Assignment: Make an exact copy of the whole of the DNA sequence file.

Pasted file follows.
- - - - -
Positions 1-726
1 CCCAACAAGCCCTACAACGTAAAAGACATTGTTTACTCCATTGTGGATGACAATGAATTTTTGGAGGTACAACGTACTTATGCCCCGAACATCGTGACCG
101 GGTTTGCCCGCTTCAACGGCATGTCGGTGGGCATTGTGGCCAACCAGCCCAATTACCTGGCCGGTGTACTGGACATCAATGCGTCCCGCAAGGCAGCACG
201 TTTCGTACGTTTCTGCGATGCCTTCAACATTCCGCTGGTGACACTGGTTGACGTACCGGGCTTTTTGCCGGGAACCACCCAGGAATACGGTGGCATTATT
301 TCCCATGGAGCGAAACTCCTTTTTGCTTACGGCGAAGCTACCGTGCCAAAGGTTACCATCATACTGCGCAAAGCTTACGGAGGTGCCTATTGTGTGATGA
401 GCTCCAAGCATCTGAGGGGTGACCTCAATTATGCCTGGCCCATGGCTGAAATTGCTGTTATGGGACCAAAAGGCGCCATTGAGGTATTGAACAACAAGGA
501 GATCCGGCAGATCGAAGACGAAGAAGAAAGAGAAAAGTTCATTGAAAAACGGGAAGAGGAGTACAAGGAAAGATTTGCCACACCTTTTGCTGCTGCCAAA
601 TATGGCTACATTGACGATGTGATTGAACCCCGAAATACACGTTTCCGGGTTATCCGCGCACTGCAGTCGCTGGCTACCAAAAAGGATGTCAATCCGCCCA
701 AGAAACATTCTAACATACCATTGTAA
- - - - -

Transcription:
Positions 1-726
1 CCCAACAAGCCCTACAACGTAAAAGACATTGTTTACTCCATTGTGGATGACAATGAATTTTTGGAGGTACAACGTACTTATGCCCCGAACATCGTGACCG
101 GGTTTGCCCGCTTCAACGGCATGTCGGTGGGCATTGTGGCCAACCAGCCCAATTACCTGGCCGGTGTACTGGACATCAATGCGTCCCGCAAGGCAGCACG
201 TTTCGTACGTTTCTGCGATGCCTTCAACATTCCGCTGGTGACACTGGTTGACGTACCGGGCTTTTTGCCGGGAACCACCCAGGAATACGGTGGCATTATT
301 TCCCATGGAGCGAAACTCCTTTTTGCTTACGGCGAAGCTACCGTGCCAAAGGTTACCATCATACTGCGCAAAGCTTACGGAGGTGCCTATTGTGTGATGA
401 GCTCCAAGCATCTGAGGGGTGACCTCAATTATGCCTGGCCCATGGCTGAAATTGCTGTTATGGGACCAAAAGGCGCCATTGAGGTATTGAACAACAAGGA
501 GATCCGGCAGATCGAAGACGAAGAAGAAAGAGAAAAGTTCATTGAAAAACGGGAAGAGGAGTACAAGGAAAGATTTGCCACACCTTTTGCTGCTGCCAAA
601 TATGGCTACATTGACGATGTGATTGAACCCCGAAATACACGTTTCCGGGTTATCCGCGCACTGCAGTCGCTGGCTACCAAAAAGGATGTCAATCCGCCCA
701 AGAAACATTCTAACATACCATTGTAA